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Edge Magazine #164 July 2006

Feeling green

Edge #164, July 2006

I've always struggled to finish books. Don't get me wrong; I love to read. Heck, I probably buy a book a week, or thereabouts. Wherein lies the problem; I tend to buy a new book before I've finished my last book. There's a stack of books beside my bed - novels, biographies, graphic novels, travel books - all of them with a page folded over approximately three-quarters of the way in.

Unfortunately, this problem has now migrated to games. The only 360 game I've finished to date is Call Of Duty 2. And even that statement is a big lie, because I actually finished the PC version, but couldn't be bothered to live through the horrors of World War II a second time. Or umpteenth time if you count its precursor, and all the other World War II games.

While I'm sure this problem has as much to do with me as anything, there are some examples where I know full well that it's the fault of the game. Sort of. Ish. Or rather, it's a combination of the two things. To wit: the age demographic of the games market is sweeping upwards, as gamers raised on a diet of Hungry Horace and Pitfall are failing to leave games behind as they creak into middle age. Consequently, we've all been there, done that, and got the experience points to prove it.

I mean, let's take Elder Scrolls IV: Oblivion. Gorgeous isn't it? It's a fa, sweaty, love-in of a trad RPG. So much depth, such variety. All those people who speak in one of the same three voices... If you enjoy RPGs there's little doubt this is, as the young people say, the shit.

Except I've barely scratched the surface of the game, and I can't really be arsed to play any more. I've shut the first Oblivion gate, and the thought of going through that again and again injects my buttocks with apathy. I mean, how many Tolkien-homaging, quasi-medieval worlds am I expected to explore in my life? How many times am I going to literally visit Hell? How many taverns must I enter in order to seek rest and a quest (now there's a slogan: "Rest and a Quest - enquire within"). As wonderful as the graphics are, as awe-inspiring as the scale may be, I feel like I've already played and finished Oblivion a dozen times over.

Same thing happened with Black. I loved playing it at first. All that gun scat, or whatever they called it, proper floated my love boat. But after a while I just switched off; both literally and figuratively. I'd seen it before. I mean, if you really liked potatoes, if they were all you ever ate, chances are you'd soon crave something else. Or find new ways to cook them at least.

In the case of both Black and Oblivion my issues have nothing to do with the gameplay, or visuals, or anything like that. As examples of their respective genres, both Oblivion and Black are way up there. Yet rather than try to come up with some new places for us to visit, all they do is refine what's gone before. It's like recycling a tin can into an identical tin can, but with a sticker that reads 'NEW AND EXCITING CAN!'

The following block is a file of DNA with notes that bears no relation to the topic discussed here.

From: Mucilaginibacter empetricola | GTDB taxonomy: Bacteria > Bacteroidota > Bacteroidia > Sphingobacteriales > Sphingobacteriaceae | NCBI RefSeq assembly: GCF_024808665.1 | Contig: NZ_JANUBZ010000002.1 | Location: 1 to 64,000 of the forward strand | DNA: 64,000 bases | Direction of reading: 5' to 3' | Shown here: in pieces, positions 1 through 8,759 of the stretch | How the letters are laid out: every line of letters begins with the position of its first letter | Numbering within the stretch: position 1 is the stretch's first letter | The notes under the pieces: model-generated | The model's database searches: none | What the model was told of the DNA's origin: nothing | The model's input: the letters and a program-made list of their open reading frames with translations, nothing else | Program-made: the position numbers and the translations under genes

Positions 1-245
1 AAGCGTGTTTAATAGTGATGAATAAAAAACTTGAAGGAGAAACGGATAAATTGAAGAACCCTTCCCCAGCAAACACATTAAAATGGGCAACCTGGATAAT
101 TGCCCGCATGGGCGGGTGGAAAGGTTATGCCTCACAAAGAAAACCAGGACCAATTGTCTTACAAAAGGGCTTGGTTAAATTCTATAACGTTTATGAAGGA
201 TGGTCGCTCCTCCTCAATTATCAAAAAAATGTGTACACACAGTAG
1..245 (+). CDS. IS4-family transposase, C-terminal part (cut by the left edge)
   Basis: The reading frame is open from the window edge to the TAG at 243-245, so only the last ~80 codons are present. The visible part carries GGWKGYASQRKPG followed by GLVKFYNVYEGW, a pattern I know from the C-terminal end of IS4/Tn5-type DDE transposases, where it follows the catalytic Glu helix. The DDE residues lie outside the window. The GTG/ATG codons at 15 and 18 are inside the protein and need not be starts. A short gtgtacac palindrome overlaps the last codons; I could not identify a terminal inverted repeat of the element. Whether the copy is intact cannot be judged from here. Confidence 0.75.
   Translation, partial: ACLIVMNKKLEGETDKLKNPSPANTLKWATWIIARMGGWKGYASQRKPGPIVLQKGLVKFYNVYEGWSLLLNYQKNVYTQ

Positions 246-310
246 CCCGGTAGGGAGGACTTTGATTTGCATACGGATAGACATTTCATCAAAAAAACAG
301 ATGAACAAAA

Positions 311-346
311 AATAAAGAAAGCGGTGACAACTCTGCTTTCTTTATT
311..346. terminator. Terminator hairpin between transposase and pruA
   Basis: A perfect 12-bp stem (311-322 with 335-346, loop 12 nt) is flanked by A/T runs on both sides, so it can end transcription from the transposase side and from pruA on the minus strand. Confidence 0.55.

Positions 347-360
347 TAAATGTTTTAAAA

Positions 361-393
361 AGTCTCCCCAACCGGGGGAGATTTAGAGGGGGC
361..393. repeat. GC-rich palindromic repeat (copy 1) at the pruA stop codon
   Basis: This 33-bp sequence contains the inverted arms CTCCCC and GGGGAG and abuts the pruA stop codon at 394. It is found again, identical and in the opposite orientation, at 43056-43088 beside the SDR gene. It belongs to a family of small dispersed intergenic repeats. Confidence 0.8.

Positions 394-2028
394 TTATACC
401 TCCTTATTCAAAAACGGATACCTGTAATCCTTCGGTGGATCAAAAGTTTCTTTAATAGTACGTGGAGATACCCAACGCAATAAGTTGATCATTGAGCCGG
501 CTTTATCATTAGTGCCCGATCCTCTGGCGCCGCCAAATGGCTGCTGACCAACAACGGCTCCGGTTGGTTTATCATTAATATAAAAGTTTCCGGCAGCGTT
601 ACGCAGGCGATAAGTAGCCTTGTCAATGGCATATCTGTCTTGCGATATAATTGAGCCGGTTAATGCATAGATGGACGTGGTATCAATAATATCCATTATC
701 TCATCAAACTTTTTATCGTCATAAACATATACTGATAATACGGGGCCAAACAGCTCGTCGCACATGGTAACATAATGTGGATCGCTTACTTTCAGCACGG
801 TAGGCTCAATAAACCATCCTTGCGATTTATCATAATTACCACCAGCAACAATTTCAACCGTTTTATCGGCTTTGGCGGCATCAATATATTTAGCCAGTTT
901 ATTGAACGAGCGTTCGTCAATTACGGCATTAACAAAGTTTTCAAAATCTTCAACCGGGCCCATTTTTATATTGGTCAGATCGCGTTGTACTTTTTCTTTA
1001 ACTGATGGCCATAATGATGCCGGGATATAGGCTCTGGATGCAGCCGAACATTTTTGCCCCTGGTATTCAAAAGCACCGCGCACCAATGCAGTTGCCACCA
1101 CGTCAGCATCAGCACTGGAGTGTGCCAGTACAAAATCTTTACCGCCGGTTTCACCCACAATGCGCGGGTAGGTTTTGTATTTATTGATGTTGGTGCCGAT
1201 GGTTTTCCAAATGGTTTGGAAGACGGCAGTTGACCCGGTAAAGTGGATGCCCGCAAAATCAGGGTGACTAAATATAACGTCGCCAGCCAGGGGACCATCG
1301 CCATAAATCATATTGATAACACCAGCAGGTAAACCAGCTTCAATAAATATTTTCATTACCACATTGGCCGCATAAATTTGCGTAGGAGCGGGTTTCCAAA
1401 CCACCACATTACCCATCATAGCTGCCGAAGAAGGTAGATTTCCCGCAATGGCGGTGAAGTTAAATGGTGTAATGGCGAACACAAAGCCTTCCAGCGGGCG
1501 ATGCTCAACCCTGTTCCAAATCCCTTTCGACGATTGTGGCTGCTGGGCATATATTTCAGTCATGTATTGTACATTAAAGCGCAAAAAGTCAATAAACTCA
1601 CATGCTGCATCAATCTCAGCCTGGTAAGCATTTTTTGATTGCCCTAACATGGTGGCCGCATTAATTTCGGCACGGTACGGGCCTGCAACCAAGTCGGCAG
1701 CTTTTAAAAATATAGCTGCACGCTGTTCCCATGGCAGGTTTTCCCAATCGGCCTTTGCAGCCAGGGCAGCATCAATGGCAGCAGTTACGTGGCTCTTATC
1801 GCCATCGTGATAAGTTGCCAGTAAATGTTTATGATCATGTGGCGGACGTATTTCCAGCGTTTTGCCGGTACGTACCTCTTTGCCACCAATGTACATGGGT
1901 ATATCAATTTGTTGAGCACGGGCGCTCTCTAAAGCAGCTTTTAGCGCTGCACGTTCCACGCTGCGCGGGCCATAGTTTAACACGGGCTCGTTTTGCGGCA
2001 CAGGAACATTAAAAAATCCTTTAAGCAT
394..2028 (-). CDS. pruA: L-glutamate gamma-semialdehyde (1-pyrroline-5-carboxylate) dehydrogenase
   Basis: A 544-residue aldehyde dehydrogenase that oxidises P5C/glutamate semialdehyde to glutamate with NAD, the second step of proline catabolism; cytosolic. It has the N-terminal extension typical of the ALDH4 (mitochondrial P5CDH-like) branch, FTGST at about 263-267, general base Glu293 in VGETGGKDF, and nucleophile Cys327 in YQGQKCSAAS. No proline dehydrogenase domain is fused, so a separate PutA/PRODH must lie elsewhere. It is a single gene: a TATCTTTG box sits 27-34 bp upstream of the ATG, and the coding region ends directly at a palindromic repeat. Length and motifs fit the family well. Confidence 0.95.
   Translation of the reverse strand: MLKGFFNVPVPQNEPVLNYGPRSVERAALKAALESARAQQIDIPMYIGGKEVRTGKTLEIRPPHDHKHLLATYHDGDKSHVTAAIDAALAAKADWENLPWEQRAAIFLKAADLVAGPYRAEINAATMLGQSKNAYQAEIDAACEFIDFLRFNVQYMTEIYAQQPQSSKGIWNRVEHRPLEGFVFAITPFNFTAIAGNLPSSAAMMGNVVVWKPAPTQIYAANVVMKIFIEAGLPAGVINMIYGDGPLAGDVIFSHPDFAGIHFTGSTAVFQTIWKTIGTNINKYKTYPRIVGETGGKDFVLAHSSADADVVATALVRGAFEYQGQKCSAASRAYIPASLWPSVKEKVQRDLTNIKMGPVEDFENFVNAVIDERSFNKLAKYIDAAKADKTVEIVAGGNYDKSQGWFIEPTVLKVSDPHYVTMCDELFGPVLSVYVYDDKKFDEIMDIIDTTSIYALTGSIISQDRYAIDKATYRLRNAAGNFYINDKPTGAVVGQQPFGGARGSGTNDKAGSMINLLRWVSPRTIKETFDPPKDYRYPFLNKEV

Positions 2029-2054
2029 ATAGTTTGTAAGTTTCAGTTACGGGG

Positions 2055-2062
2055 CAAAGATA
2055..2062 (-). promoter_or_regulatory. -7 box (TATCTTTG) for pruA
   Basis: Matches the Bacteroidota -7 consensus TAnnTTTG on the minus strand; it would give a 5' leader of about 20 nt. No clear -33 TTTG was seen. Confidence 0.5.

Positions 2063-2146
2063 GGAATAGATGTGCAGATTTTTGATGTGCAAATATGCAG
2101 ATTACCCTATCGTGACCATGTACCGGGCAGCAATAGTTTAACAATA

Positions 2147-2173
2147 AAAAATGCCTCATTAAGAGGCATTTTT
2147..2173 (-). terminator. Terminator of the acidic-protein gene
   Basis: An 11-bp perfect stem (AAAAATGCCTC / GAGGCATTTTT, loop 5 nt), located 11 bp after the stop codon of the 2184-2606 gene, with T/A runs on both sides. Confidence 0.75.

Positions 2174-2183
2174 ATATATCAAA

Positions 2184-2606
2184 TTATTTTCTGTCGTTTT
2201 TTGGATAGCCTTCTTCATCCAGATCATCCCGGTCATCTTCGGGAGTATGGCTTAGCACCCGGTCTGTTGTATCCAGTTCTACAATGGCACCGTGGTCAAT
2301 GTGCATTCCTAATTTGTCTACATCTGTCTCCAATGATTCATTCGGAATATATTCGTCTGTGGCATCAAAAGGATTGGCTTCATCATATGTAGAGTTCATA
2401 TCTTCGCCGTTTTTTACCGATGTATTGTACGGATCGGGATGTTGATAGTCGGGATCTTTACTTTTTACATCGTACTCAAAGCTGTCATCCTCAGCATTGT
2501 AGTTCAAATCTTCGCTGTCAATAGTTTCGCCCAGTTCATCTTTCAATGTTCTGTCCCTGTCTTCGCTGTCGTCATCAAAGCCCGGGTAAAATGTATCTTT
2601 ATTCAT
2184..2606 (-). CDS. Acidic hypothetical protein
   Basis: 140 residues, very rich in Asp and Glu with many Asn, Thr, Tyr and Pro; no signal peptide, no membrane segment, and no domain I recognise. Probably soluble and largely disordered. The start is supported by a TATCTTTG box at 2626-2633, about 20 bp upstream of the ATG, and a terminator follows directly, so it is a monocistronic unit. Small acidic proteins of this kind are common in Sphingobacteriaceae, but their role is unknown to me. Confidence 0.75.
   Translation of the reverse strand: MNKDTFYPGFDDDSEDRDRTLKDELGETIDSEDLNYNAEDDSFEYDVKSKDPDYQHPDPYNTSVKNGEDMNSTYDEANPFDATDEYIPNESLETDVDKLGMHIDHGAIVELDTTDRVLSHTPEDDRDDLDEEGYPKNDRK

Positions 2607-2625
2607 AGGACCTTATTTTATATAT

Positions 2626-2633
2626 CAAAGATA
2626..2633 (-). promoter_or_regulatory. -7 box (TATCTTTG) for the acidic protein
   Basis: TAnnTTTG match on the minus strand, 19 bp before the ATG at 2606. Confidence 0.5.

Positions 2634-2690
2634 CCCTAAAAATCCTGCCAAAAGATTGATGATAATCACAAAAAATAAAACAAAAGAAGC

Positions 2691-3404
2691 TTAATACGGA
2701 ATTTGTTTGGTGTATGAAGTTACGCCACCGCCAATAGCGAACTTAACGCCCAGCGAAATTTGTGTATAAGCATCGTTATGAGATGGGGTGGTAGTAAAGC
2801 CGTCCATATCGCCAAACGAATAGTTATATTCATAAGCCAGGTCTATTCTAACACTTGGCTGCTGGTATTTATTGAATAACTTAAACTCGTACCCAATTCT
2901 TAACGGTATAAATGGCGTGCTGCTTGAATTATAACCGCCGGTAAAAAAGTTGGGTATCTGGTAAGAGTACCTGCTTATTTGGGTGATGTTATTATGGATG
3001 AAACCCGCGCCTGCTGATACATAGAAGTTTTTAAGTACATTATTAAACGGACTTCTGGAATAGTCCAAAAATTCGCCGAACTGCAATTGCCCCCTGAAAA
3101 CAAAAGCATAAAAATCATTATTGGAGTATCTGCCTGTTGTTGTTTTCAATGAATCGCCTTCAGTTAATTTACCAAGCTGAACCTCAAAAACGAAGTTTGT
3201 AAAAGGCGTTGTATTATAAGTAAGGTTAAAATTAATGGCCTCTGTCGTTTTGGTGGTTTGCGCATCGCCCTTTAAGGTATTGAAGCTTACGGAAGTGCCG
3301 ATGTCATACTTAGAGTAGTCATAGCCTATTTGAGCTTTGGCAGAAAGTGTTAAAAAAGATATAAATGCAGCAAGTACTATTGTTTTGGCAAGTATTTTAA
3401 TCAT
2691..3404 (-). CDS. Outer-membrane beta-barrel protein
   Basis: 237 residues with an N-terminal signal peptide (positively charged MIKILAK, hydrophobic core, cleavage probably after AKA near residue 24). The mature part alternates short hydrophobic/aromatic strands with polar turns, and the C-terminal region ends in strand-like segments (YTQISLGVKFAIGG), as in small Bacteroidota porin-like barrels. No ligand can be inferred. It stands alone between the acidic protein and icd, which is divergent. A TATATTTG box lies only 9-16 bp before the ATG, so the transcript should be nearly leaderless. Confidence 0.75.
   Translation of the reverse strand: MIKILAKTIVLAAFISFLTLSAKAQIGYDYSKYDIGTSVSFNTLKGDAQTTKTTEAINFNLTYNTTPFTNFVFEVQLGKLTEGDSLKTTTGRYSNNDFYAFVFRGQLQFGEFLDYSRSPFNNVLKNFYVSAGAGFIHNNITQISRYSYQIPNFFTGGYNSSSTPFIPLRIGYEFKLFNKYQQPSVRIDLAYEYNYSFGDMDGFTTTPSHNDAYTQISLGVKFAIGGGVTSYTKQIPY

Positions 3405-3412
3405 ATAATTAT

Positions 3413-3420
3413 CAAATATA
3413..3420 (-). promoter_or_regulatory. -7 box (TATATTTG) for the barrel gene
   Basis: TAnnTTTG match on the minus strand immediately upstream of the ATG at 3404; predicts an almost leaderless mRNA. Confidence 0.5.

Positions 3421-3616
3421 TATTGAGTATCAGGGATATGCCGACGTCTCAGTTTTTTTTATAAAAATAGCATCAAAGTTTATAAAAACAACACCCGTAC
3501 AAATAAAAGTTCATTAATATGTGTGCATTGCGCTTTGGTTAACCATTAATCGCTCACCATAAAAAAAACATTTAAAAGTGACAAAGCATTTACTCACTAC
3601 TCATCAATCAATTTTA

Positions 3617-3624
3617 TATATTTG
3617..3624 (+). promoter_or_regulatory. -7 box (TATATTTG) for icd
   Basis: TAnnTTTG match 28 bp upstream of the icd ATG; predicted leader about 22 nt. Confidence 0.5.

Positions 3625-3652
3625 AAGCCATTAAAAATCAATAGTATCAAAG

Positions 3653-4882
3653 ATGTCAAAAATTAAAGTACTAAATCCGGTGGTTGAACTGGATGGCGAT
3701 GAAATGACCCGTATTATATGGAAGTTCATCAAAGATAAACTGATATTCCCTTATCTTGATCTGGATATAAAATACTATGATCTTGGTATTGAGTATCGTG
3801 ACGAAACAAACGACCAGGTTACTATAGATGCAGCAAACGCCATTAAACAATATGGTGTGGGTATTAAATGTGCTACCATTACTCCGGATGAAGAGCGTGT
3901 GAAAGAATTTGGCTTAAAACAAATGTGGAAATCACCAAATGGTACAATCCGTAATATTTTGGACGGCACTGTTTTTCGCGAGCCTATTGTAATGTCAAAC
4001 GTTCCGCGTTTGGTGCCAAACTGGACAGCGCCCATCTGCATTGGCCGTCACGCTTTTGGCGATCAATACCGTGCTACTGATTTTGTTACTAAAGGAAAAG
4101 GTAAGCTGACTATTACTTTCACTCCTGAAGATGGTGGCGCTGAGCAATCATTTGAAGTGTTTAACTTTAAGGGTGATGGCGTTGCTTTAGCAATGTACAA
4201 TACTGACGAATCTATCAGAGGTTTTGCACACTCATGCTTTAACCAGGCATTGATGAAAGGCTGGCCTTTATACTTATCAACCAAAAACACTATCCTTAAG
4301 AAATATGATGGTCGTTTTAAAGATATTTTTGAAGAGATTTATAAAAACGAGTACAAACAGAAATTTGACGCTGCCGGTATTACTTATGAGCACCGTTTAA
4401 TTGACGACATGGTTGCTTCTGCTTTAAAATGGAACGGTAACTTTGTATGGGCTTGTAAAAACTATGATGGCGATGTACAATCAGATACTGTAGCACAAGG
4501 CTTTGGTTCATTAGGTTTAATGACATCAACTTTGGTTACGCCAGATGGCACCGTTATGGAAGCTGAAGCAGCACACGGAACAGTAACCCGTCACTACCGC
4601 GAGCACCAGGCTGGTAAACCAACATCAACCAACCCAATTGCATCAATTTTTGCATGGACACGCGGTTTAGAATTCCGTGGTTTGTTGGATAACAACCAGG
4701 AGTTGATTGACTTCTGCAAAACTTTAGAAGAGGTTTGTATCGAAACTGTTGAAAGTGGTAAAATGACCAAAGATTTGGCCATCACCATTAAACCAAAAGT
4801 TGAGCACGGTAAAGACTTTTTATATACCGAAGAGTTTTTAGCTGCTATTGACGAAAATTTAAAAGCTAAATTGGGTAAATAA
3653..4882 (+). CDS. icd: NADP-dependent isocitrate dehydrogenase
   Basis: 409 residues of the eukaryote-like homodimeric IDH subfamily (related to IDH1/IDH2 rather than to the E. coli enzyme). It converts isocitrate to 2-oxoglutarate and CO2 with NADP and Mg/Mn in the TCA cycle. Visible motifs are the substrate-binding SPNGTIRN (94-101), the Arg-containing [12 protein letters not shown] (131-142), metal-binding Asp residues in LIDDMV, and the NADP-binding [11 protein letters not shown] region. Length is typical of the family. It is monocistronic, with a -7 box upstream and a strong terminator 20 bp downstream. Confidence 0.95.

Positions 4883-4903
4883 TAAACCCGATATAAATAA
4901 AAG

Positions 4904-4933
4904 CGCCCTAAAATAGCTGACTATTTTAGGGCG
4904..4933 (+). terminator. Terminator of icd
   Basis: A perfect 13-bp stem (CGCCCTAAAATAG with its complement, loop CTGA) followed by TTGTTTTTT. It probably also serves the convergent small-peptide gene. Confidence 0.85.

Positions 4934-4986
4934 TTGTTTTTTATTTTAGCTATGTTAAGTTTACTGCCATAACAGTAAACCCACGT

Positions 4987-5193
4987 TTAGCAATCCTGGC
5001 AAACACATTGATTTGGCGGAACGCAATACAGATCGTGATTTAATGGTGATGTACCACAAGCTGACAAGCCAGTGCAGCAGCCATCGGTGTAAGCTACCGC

This is why Half-Life 2 remains such a benchmark. Even a few years on, there still hasn't been another game to feature such a compelling, and original, world (sorry, Shadow Of The Colossus fans - great monsters, coupled to an average fantasy environment). Admittedly, Half-Life 2 borrowed heavily from The Big Book Of Post-Apocalyptica. Yes, it doffed its cap to George A Romero. But it was the sum of its parts. It fashioned them into something different. Somewhere you wanted to explore, and return to. Something we hadn't seen before.

Having a rant about originality in games is about the most unoriginal thing I could possibly do, but never before has it stopped me finishing games. This isn't even about originality, it's about me becoming more difficult to please. I don't even mind if gameplay is unoriginal anymore - so long as it's well done. And in both Oblivion and Black the gameplay is very well done. If you wanted a traditional RPG, or a traditional firstperson shooter, you couldn't hope to find two better examples.

It's like if you go and see certain genres of film, you expect certain things from them. Yet at the same time you want to feel that you're watching something new, even if the structure and underlying mechanics are exactly the same as every other film of that genre. Oblivion doesn't try to be anything new. It just makes it bigger, and better looking.

Maybe I'm becoming jaded, and if I am the chances are other gamers of my generation are too. There are a lot of 30-something gamers now - more than there have ever been. And chances are we've seen it all before, and we're all going to become increasingly difficult to please. Games firms can't just keep throwing the same clichés at us and expect us to keep swallowing them. Not without getting a face-full of 30-something vomit.

Mr Biffo co-founded Digitiser, Channel 4's Teletext-based videogames section, and now writes mainly for television

Do you know of any important moments from the annals of Digi history that have been omitted? If so, then mail me ( right now, man. Credit will be duly given for anything that gets put up.

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